You may have heard of Process Mining, but what actually is it? Simply put, Process Mining allows you to take real-world data from your systems (CRM, HR Portals, internal task trackers amongst others) and analyse that data in a user-friendly way. Process mining tools are built with the goal to help you identify process inefficiencies using your own digital footprint.
This article will detail an example Process Mining lifecycle, and hopefully it will provide you with a better insight on what it is, how to use it best and maybe give it a go yourself.
Business Maturity Assessment
Before even considering using Process Mining, it would be apt to conduct a business maturity assessment. An assessment like this will help ensure that the business is achieving its fundamental goals and objectives. Once completed and you’re sure your process is aligned with business objectives – it would be fitting to identify any weaknesses/inefficiencies in your process.
It can also help identify any struggle points that would hinder the Process Mining venture. For example, poor data modelling methods, or a lack of data available – both are key for Process Mining.
Once you are comfortable with your business maturity assessment, and you have decided to start the process mining journey – you can export your dataset from the system used for your process. The dataset you have must contain a few key pieces of information.
- An activity – this is a description of each activity taken in a process (for example, “Check Invoice”)
- A unique case identifier – used to link all activities to a case
- A timestamp – used to indicate the start/end time of the activity
Ensuring your dataset has a minimal number of blanks/null values is another thing to consider. There are many other aspects to data cleansing, but for the purposes of this article, the main points have been mentioned.
Once you have a clean dataset, you can go ahead and ingest the data into the Process Mining tool. The ingestion process will be different depending on the tool used.
The cleaner the dataset, the clearer the insights (from the Process Mining tool), so it is important to not overlook this step!
Once your data is in the tool, you’ll find an array of features and functions with the Process Mining tool. One of the most useful tools is called “Reference Models”. A Reference Model is essentially a representation of the “happy path” in a process. Once defined, the tool will overlay the Reference Model onto an automatically created process map (which is created with the data ingested).
As you can see by the image below, this gives you a very insightful illustration on how compliant the process actually is, compared to the expected Reference Model. The Process Mining tool will also allow you to easily filter out all conforming/non-conforming cases, which facilitates gathering valuable MI (Management Information).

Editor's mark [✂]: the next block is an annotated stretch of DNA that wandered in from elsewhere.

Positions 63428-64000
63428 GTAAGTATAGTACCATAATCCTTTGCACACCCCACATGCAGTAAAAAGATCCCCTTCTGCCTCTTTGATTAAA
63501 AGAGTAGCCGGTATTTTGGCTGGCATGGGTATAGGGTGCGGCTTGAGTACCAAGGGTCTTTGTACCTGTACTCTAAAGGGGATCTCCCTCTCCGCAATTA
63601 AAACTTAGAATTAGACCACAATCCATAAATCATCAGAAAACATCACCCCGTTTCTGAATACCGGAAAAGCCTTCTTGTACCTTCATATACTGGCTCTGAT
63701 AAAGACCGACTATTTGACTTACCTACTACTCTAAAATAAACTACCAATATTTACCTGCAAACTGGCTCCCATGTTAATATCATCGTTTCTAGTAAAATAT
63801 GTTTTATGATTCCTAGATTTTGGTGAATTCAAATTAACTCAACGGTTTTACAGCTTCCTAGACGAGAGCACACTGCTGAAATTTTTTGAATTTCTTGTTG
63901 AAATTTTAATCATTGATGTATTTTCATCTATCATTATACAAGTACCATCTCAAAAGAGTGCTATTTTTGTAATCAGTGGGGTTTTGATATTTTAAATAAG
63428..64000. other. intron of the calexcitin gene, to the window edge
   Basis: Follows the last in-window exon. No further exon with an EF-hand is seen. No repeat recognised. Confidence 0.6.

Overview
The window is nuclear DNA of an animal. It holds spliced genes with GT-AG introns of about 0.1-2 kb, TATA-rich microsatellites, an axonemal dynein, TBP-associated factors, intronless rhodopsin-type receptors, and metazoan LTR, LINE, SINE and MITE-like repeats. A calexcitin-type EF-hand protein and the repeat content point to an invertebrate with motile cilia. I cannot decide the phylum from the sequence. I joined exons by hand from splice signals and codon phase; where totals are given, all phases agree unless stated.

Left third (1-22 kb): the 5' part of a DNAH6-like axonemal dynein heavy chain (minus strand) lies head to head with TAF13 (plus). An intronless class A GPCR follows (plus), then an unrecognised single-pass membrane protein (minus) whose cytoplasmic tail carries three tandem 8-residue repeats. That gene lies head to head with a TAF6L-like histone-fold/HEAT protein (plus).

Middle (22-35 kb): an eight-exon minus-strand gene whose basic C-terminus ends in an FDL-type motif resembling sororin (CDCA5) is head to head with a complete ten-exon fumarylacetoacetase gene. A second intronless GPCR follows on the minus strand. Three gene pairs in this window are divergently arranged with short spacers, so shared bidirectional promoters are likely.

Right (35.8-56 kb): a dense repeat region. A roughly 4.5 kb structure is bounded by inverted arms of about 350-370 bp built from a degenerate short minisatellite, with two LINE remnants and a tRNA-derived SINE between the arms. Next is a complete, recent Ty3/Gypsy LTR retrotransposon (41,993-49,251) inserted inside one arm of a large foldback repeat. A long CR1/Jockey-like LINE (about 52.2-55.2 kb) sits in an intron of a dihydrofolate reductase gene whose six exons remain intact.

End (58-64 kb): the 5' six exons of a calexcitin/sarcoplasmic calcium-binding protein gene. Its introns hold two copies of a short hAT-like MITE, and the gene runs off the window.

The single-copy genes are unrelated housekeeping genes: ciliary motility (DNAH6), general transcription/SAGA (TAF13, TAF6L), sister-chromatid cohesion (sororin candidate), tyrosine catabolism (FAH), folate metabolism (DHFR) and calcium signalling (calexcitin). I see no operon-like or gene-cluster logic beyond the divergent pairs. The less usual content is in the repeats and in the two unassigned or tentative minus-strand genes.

Reference Models explained above are just one way to identify opportunities to improve your processes – there are multiple features and filters that can be used to identify redundancies and inefficiencies in a process. Even the smallest improvements in a process can provide a huge benefit.
For example, if you find that 40% of your invoice cases are going through an unnecessary duplicate check – the route cause of this issue can be investigated. Maybe after investigation you have found that duplicate checks come as a result of a field not being updated on your system, and you ask the team to ensure this field is always updated. Suddenly, you have found a way of reducing 2 minutes of handling time for 40% of your cases.
A shrewd approach to take is to keep using Process Mining after you have found efficiencies in your process. You can ingest a new cut of data from your system, but this time, the cases in the dataset all originate from a date after your process efficiencies have been made.
Once that new dataset is in the tool, you can then use an array of comparison features to compare data from one time frame to another (before changes and after changes). This is a great way to verify that the proposed changes are genuinely being undertaken.
The screenshot below outlines an example where 2 months of data are being compared side-by-side. The colour key at the bottom illustrates the colour differences between the two data sets.
All in all, Process Mining is an excellent way to shine a spotlight on any process. There is no need for prolonged and exhausting workshops to uncover processes – which in fact may not be entirely accurate because the outcome of the workshop is dictated by the information provided by stakeholder. Whether consciously or subconsciously, stakeholders may frame their process different to reality. Process Mining cuts through all the noise by using real data which cannot be argued with.
Thank you for taking time out to read this article, hopefully it was of use to you!